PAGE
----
Sunday, July 15, 2018

Backpacking the West Elk Wilderness

There is no shortage of backcountry destinations that are well known in Colorado.  One that is not very well known is the West Elk Wilderness.  The West Elk Wilderness contains more than 176,000 acres, making it the fifth largest Wilderness in the state.  The area contains more than 200 miles of trails.

Why is such a large Wilderness overlooked?  Located just a short distance from Gunnison and Crested Butte, the area is overshadowed by better known destinations.  The Elk Range, containing the Maroon Bells-Snowmass Wilderness and the iconic Maroon Bells as well as numerous other 14,000' peaks is not too far to the north.  The stunning San Juan Range is to the south with a vast alpine area and numerous 14,000' peaks.  The Uncompahgre Wilderness lies in the northern end of the San Juans.  East of Gunnison and Crested Butte stands the Sawatch Range with the densest concentration of 14,000' summits in the US as well as the Collegiate Peaks Wilderness and the three highest peaks in Colorado.

Surrounded by such iconic destinations, it's understandable why the West Elks may not get as much attention.  They only contain one summit over 13,000' after all.  I had never heard of the area before moving to Colorado.  I only discovered them by chance when looking at a map of the Crested Butte and Aspen area trails.  The abundance of trails and remoteness caught my attention.  A search on the internet, didn't provide much information.  It was obvious the place is overlooked.

What little bit I did find on the West Elk Wilderness caught my attention.  It's size and trail mileage was a good start.  The handful of photos showed some nice looking country.  All accounts highlighted the lack of crowds in the Wilderness.  There were enough trails, 200+ miles, to put together a lengthy trip with potential for loops.  I put a trip to the West Elks on my list a couple of years ago, but never made it to the area.

This year I was determined to put in several Colorado backpacking trips.  With an early summer this year, I was able to get in my first alpine trip in the beginning of July.  With an abundance of visitors in the Colorado mountains during the week of Independence Day, the promise for minimal crowds put the West Elk Wilderness at the top of my list.

I looked over my map of the West Elk Wilderness and put together a 50 mile loop.  I based my loop around West Elk Peak and the surrounding summits.  This allowed me to have some travel time above treeline, and take in the scenery around the West Elk's most prominent feature, the Castles.  On the morning of July 1st, I headed just north of Gunnison to start my trip.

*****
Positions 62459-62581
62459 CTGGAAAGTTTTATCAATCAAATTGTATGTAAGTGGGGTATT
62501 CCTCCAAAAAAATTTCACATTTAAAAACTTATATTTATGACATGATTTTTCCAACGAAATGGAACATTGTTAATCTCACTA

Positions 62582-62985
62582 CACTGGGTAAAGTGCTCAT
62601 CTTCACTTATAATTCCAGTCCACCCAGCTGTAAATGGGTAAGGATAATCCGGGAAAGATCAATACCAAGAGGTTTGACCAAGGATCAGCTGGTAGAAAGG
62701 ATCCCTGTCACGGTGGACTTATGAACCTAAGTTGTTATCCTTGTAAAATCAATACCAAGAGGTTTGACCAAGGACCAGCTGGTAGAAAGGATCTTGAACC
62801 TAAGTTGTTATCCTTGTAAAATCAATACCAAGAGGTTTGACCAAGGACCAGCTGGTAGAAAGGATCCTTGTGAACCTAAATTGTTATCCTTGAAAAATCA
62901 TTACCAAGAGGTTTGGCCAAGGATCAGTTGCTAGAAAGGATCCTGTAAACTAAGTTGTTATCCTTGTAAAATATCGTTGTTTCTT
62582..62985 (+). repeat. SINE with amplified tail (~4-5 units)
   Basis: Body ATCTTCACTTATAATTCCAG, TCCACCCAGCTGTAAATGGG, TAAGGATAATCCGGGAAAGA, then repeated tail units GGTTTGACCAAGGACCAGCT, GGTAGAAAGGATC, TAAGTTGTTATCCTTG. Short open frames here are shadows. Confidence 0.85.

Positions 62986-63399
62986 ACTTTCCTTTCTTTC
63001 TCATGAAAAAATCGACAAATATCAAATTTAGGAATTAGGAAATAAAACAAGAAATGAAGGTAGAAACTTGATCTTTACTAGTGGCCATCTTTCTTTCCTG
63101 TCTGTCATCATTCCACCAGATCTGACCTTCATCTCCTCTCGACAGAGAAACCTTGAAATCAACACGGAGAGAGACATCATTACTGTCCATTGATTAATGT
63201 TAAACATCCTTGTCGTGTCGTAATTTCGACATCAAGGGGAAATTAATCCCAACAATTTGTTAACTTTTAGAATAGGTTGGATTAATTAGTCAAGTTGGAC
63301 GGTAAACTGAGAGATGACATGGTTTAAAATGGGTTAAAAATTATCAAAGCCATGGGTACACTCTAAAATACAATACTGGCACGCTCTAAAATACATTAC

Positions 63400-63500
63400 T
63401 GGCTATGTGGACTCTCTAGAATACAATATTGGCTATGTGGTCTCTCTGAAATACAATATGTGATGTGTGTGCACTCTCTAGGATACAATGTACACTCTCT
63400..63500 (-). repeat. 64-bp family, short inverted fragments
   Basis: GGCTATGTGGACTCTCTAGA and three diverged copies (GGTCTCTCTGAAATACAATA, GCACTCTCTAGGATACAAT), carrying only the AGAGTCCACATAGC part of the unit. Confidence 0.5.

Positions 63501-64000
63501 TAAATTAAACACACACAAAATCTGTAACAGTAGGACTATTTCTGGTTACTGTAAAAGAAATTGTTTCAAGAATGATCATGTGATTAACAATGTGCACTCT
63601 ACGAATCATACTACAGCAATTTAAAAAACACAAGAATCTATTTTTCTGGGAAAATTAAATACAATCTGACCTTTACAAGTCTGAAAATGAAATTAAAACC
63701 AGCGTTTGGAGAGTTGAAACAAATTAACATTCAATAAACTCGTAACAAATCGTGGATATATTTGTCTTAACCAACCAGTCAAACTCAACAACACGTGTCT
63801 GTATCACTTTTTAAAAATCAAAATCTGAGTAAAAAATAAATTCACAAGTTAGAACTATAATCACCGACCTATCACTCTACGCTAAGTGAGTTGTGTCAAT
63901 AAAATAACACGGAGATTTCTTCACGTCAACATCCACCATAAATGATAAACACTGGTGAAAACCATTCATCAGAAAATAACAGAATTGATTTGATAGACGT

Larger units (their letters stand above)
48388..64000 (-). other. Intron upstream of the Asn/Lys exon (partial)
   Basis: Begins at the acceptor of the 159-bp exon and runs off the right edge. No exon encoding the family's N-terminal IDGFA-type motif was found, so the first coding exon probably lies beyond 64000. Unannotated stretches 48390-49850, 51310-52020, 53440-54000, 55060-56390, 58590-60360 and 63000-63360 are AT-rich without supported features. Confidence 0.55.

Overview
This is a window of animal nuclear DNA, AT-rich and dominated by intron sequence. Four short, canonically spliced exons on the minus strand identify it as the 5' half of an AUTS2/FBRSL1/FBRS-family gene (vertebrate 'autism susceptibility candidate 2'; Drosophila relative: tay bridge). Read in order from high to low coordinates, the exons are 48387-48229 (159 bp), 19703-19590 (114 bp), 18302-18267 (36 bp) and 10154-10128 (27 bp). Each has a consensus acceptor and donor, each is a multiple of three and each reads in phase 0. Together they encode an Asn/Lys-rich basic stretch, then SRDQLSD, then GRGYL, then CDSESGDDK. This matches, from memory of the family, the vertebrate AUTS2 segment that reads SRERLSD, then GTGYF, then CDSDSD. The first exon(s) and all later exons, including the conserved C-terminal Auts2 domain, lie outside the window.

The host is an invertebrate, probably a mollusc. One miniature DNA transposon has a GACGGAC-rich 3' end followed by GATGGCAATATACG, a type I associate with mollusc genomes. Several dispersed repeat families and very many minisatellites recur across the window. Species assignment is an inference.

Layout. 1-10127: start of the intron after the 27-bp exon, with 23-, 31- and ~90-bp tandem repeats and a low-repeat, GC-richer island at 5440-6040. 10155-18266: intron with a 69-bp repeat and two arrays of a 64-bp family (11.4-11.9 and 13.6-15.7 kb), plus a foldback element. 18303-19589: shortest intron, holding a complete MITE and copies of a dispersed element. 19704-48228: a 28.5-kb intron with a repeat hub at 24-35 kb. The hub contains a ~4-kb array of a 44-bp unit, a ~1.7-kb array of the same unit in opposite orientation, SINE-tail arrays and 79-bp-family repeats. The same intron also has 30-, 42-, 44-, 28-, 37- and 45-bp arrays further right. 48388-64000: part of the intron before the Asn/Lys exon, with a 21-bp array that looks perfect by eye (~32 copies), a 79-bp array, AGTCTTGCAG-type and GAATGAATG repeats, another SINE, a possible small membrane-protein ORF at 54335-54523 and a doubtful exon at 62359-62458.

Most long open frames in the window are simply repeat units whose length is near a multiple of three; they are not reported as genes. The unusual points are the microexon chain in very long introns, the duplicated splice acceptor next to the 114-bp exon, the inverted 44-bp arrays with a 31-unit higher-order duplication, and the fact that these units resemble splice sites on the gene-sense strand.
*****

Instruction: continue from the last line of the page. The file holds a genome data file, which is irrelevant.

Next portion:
Hot air balloon over Gunnison on my drive 
I started my trip at the Mill Creek Trailhead.  This provided fairly easy access to the Wilderness.  This seemed to be a popular trailhead, since it provided direct access to the Castles and Storm Pass.  These are two of the few areas that seem to get dayhike traffic.  I arrived at the trailhead and began hiking about 840AM.

Since my loop ended on the Little Mill Creek Trail, I started at the lowest trailhead, about .4 miles from the end of Little Mill Creek Trail.  There are numerous spots along the road up until the gate at the end of the Mill-Castle Trailhead.  My trip started with a over a mile walk on the dirt Forest Service road leading to the gate at the beginning of the Mill-Castle Trail.

The views started along the road

The actual Mill-Castle Trail starts at a gate.  This seems to be the most popular destination in the entire Wilderness.  There were at least 10 cars parked near the gate.  After a mile the trail officially enters the Wilderness.  At the lower reaches, the hiking is fairly easy on a wide trail.  There is one creek crossing of Mill Creek that could be crossed without getting my feet wet.  Despite traveling through the forest, the trail enters numerous meadows with nice views of ridges topped with rocky spires on both sides of the trail.

At the start of the Mill-Castle Trail

This ridge, similar to the Castles is called Castle View
Crossing of Mill Creek

The views are good in the meadows

Entering the Wilderness